Any recording business executive celebrating the court victory over The Pirate Bay should have been in San Francisco this weekend for a reality check. Attending CodeCon 2009 would have brought them swiftly down to earth, and emphasised the futility of trying to prevent P2P file sharing. What’s the point, when you can make money off it instead?
Legal “victories” become ever more expensive – and Pyrrhic. I didn’t hear a word of anti-copyright rhetoric from the hardcore coders here unlike the poseurs at Pirate Bay. Instead, there were demonstrations of working code designed to enhance the security of users. The fact that this ingenuity was designed to obscure music lovers from snoopers is a consequence of how the incentives are lined up today. If P2P was legal – in controlled, licensed situations – these coders would be coding great music services.
(If you think Pirate Bay or Rapidshare is as good as music services can get, you are suffering from a severely crippled imagination).
Various projects suggested that detecting copyright infringers may soon become a whole lot harder.
David B. Kellermann, the acting chief financial officer of the troubled mortgage giant Freddie Mac, was found dead Wednesday morning at his home in Northern Virginia, the police said.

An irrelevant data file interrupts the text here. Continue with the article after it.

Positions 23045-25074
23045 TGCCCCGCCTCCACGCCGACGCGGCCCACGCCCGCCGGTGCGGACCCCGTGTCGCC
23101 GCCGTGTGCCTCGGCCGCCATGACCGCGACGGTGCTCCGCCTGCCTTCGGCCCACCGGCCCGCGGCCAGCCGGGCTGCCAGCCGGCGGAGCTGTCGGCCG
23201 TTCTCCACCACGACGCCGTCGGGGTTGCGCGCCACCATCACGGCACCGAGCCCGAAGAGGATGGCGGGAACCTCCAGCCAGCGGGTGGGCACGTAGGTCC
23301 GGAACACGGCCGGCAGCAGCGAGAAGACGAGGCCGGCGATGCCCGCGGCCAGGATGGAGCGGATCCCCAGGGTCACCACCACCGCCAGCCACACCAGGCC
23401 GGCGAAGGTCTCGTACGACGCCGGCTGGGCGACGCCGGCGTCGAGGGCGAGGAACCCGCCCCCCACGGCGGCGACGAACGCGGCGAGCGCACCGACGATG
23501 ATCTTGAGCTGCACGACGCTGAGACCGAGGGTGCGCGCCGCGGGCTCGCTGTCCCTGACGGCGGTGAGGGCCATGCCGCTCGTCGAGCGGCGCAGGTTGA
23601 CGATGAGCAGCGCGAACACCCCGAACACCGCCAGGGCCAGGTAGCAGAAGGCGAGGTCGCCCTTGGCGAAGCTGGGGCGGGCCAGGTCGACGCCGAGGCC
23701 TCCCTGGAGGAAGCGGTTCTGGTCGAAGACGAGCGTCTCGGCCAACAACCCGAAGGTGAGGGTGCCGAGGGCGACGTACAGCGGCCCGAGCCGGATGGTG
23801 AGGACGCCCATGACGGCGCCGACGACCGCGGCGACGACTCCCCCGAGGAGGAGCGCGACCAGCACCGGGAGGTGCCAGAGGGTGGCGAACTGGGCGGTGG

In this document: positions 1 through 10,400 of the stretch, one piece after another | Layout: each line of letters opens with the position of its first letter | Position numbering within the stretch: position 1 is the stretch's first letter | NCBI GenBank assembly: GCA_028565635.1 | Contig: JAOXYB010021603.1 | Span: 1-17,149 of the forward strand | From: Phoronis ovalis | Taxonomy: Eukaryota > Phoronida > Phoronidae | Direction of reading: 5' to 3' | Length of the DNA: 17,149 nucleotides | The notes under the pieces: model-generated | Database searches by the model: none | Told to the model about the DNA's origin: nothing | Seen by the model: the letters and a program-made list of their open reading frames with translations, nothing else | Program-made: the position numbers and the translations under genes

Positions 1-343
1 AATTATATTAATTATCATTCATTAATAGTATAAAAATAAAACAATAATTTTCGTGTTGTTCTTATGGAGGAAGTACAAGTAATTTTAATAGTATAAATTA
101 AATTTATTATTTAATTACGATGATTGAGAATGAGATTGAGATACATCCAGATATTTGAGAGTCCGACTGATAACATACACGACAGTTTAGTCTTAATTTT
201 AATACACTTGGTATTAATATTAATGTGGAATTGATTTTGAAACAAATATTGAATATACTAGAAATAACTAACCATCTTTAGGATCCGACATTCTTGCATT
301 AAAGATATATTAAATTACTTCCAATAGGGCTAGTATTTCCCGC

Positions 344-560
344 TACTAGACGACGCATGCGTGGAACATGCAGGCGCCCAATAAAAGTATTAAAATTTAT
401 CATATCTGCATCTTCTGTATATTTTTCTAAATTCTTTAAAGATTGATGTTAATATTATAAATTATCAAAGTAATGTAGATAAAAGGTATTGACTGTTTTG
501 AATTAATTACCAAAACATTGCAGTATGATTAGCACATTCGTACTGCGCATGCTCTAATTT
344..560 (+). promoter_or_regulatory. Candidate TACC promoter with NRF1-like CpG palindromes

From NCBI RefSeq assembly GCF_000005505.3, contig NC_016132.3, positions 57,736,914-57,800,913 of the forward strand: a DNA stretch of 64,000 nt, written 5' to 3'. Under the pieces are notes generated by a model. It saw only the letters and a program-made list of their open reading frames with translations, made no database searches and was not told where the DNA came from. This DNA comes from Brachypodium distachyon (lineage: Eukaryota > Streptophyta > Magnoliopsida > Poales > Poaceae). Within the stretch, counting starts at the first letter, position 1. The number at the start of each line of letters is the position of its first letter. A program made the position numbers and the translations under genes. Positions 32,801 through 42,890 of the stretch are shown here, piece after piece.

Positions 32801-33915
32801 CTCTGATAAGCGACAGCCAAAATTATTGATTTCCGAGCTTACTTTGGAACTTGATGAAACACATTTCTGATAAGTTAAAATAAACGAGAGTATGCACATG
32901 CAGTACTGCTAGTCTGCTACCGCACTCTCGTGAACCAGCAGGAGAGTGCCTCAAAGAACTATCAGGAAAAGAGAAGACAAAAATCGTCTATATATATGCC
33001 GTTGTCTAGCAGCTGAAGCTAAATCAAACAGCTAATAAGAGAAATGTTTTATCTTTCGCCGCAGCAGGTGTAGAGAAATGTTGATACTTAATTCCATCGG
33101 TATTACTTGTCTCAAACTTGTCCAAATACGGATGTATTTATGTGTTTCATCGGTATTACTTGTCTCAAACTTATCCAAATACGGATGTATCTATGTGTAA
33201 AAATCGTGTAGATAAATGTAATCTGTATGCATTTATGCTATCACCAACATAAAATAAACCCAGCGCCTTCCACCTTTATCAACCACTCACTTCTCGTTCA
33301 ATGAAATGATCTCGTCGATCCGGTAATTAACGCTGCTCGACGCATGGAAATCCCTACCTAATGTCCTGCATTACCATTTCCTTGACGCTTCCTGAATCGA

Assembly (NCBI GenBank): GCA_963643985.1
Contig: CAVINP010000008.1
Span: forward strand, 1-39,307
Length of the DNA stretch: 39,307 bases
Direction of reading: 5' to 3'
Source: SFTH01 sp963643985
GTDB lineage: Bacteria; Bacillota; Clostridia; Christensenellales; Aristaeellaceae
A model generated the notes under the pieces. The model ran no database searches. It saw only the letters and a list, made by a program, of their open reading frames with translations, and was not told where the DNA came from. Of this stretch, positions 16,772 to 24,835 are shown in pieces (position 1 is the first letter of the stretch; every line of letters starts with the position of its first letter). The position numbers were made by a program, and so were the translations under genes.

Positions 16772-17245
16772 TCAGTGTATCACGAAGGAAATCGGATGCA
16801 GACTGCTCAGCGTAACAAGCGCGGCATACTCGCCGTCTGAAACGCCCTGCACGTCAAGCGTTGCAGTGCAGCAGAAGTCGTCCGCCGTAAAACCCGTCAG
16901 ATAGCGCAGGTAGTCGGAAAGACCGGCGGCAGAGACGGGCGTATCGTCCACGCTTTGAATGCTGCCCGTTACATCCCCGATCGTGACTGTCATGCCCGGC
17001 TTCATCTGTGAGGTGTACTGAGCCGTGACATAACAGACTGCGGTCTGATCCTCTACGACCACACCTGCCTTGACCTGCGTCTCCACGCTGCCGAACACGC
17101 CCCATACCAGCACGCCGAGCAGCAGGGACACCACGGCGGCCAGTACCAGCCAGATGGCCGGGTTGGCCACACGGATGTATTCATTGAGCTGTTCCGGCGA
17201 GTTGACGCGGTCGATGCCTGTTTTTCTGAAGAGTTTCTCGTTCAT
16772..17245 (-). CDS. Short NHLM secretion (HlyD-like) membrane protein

The executive apparently committed suicide by hanging himself, according to people with knowledge of the investigation.
Flamboyant billionaire Tim Blixseth lived the high life as the posh mountain resort he founded for the ultrarich spiraled into bankruptcy.
The timber baron turned luxury resort developer bought plush airplanes, sprawling estates in France, Mexico and Scotland and a private island in the Caribbean.
But creditors say he paid for all of that with a 2005 loan ostensibly meant for the Yellowstone Club, a 13,600-acre private ski resort that counts former Vice President Dan Quayle and Microsoft’s Bill Gates among its members.
A civil trial for Blixseth was set to begin Wednesday, with creditors seeking to have the $375 million loan arranged by Credit Suisse declared illegal. They also want Credit Suisse to return to the club $146.4 million in principal and interest already paid.